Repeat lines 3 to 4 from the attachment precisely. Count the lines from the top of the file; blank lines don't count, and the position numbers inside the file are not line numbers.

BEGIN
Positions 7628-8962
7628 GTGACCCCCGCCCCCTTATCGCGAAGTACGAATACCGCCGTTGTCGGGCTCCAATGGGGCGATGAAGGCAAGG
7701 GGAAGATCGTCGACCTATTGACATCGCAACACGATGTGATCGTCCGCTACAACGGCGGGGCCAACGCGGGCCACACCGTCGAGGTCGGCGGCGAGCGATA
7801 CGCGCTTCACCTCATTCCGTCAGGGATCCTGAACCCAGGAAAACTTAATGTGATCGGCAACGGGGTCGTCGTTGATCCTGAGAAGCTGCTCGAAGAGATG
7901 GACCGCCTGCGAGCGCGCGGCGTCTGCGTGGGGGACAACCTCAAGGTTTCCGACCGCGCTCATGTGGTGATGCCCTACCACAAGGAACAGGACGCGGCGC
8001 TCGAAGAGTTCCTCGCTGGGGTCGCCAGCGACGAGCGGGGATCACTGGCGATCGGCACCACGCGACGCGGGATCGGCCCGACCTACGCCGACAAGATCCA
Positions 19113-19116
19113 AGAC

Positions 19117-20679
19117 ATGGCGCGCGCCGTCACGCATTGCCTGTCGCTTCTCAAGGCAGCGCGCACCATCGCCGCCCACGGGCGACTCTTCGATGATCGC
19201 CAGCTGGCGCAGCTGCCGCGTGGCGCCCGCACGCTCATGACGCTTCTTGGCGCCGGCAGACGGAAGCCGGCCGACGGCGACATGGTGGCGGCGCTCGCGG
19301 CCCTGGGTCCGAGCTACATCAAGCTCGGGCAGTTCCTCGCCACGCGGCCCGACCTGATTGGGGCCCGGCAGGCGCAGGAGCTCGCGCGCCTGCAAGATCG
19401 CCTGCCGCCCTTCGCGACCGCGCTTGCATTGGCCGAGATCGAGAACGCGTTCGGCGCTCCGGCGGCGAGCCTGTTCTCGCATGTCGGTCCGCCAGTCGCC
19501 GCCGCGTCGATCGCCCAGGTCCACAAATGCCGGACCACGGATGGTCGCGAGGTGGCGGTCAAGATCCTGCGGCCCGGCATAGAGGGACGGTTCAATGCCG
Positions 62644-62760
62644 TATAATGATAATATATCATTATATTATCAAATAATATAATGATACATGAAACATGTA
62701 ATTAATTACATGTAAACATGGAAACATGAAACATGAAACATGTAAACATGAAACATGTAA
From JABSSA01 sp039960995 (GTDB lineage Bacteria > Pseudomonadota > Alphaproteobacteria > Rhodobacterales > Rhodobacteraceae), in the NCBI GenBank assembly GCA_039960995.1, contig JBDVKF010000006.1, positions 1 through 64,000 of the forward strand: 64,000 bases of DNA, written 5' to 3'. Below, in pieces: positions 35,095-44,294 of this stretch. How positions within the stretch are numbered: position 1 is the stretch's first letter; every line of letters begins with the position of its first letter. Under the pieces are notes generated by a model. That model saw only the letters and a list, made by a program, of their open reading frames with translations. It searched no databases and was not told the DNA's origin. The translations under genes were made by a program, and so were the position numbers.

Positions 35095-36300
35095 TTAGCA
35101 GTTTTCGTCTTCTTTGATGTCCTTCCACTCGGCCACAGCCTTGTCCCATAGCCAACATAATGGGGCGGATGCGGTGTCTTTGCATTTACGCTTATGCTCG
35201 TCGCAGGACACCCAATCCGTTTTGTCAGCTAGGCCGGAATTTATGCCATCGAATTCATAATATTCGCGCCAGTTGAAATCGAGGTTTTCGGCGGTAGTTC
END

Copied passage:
7701 GGAAGATCGTCGACCTATTGACATCGCAACACGATGTGATCGTCCGCTACAACGGCGGGGCCAACGCGGGCCACACCGTCGAGGTCGGCGGCGAGCGATA
7801 CGCGCTTCACCTCATTCCGTCAGGGATCCTGAACCCAGGAAAACTTAATGTGATCGGCAACGGGGTCGTCGTTGATCCTGAGAAGCTGCTCGAAGAGATG